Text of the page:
“Loss, Reflection, & Relationship”: Sour Widows Explore the Depths of Space in ‘Crossing Over’ EP

Sour Widows © Ginger Fierstein
Sour Widows © Ginger Fierstein
A raw, cathartic outpouring of inner turmoil, Sour Widows’ ‘Crossing Over’ EP explores the depths of grief, heartbreak, loss, and space through four stirring tracks full of vulnerability and brimming with life.
Stream: “Bathroom Stall” – Sour Widows




We hope someone might feel a moment of recognition of grief in their own lives through listening to this record, lessening the feeling of isolation that is so inherent to those times in life.

Most of us have experienced distance and separation before, but nothing like what we’ve dealt with over the past year on a collective and painfully individual level. The COVID-10 pandemic forever changed our understanding of isolation; what was once a foreign concept to many is now the norm, and with such seclusion comes a whole world of visceral emotions and thoughts on what it means to live, to breath, to think, and to be a member of society. A raw, cathartic outpouring of inner turmoil, Sour Widows’ Crossing Over explores the depths of grief, heartbreak, loss, and space through four stirring tracks full of vulnerability and brimming with life. A direct result of the pandemic, it’s an EP that born out of life’s darker moments, and one that inadvertently reminds us why it’s so beautiful to be, right here, right now.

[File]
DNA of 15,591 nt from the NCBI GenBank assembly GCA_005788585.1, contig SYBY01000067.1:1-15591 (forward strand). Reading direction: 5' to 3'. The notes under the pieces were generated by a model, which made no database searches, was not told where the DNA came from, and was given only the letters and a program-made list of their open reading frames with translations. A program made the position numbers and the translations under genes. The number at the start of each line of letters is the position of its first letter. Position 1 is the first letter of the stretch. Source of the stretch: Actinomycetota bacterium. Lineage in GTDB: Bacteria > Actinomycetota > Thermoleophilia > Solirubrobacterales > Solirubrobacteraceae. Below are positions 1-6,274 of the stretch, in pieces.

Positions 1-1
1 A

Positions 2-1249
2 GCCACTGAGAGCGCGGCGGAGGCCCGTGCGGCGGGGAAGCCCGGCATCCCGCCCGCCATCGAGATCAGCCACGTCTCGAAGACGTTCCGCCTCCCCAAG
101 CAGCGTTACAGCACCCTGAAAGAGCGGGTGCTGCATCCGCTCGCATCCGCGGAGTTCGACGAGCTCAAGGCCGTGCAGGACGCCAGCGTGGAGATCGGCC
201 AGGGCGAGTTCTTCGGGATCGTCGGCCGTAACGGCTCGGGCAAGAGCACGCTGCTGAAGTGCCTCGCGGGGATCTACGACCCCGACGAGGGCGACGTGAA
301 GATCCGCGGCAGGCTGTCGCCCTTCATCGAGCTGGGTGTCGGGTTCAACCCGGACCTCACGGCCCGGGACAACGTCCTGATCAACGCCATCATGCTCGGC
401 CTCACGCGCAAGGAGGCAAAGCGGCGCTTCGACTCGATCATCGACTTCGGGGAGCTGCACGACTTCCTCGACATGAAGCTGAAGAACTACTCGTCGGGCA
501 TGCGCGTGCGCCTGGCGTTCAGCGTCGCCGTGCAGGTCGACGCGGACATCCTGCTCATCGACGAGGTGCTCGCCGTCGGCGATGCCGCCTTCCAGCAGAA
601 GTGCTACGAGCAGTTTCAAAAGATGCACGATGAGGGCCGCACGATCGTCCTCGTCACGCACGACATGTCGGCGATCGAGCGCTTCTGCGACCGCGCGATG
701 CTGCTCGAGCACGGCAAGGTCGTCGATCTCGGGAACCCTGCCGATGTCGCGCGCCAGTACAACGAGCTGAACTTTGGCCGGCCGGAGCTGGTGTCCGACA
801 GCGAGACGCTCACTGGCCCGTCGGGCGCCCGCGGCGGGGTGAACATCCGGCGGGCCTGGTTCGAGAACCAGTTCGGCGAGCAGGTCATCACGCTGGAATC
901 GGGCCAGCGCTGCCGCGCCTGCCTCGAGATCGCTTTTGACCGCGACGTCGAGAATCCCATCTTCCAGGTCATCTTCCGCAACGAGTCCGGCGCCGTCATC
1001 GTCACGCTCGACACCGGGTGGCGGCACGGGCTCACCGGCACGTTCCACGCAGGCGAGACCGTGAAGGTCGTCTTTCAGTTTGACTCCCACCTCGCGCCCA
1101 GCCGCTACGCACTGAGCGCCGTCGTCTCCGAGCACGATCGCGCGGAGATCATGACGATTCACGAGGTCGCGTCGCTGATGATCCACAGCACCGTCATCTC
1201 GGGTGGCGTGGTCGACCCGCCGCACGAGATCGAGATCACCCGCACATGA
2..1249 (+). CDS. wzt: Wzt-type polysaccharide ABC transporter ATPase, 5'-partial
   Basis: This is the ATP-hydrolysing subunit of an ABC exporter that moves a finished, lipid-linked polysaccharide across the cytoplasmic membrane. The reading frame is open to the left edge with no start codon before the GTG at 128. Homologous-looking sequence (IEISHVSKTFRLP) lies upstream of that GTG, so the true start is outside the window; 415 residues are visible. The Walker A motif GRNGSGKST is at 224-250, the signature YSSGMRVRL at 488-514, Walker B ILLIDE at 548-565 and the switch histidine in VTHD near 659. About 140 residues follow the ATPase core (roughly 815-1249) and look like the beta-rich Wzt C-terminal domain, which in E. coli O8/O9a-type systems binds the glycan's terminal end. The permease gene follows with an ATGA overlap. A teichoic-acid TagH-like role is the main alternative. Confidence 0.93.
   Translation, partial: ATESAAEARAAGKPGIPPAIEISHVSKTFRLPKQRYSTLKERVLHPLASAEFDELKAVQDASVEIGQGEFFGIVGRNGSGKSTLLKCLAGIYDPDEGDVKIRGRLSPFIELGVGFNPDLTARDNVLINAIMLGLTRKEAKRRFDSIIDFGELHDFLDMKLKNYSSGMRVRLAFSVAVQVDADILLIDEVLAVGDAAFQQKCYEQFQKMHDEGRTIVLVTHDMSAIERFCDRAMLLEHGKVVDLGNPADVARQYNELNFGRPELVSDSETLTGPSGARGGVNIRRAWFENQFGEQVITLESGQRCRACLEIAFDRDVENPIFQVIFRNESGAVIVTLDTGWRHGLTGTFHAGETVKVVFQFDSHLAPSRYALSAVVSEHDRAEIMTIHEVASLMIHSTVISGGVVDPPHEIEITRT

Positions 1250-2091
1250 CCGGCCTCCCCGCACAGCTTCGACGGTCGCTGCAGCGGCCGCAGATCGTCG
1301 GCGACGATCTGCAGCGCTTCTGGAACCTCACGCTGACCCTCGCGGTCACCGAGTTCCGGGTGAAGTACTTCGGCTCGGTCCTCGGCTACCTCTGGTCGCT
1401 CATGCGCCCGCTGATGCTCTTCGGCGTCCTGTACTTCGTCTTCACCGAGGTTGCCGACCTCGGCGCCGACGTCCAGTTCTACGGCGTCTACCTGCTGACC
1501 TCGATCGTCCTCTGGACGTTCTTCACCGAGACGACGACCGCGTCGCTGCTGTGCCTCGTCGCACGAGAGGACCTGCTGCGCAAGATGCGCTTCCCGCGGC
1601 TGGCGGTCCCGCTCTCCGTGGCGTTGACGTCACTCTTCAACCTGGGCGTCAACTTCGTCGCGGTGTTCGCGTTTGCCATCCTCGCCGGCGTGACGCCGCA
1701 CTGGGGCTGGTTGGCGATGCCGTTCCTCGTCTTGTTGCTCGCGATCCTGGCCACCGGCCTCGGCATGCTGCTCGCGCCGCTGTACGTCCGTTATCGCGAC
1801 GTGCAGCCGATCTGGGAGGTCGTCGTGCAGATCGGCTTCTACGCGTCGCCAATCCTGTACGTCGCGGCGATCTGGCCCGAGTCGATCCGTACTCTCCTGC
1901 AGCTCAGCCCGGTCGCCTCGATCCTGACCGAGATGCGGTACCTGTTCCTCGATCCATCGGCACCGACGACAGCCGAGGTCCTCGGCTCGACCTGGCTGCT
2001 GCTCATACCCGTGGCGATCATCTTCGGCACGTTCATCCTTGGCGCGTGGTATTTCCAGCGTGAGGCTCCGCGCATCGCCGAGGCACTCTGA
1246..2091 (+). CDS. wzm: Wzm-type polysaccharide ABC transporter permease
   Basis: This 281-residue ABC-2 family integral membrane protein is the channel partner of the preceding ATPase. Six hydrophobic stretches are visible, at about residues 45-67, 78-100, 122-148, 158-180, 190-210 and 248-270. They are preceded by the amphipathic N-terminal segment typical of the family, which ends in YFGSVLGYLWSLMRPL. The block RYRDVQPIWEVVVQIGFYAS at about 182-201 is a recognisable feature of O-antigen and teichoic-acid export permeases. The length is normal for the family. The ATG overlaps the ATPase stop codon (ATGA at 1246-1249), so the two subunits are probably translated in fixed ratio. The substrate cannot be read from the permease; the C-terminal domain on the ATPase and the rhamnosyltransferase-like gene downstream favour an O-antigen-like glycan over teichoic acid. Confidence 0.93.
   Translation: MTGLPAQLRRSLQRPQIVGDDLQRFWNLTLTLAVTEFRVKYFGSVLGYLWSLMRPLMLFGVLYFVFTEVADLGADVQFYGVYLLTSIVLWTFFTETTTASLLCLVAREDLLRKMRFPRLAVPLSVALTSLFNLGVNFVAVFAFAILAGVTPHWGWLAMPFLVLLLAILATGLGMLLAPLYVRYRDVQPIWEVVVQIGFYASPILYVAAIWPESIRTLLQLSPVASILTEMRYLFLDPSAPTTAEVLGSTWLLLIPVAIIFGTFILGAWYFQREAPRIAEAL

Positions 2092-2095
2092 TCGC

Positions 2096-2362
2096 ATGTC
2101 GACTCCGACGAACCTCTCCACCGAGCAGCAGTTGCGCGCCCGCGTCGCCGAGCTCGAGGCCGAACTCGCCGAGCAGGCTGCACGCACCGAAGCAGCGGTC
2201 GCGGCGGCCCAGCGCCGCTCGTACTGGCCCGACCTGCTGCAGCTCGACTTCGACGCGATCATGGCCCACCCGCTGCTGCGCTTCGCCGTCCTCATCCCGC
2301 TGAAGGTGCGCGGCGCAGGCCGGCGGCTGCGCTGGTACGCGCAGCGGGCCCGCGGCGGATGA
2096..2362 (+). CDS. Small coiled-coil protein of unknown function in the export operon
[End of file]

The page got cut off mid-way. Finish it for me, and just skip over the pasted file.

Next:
Crossing Over - Sour Widows
Crossing Over – Sour Widows
I clean up your room
I keep it nice for you, but I leave the light on
I let the bugs come inside where it’s warm
When you’re not home
I can’t keep track of you
I wait for a sign that you’ll come home soon
And sometimes I hear you call
From the moon or the roof or a bathroom stall
A place I don’t question
Space with an ending
And we’re never there too long
I can’t decide
– “Bathroom Stall,” Sour Widows

Released April 23, 2021 via Exploding in Sound Records, Crossing Over arrives just over a year after Sour Widows’ self-titled debut EP affirmed their place amongst Oakland’s best and brightest up-and-coming acts. The “heavy sleepy bedroom rock” trio of longtime friends Maia Sinaiko, Susanna Thomson, and Max Edelman, Sour Widows pride themselves on exposing tender moments with an edge: Their music is its own sonic weighted blanket, and yet for all their doom and gloom, Sour Widows’ music is equally (if not more so) a beacon of warmth, light, and utter beauty – and that’s exactly what’s waiting in store for listeners on the band’s sophomore extended player.

Sour Widows © Ginger Fierstein
Sour Widows © Ginger Fierstein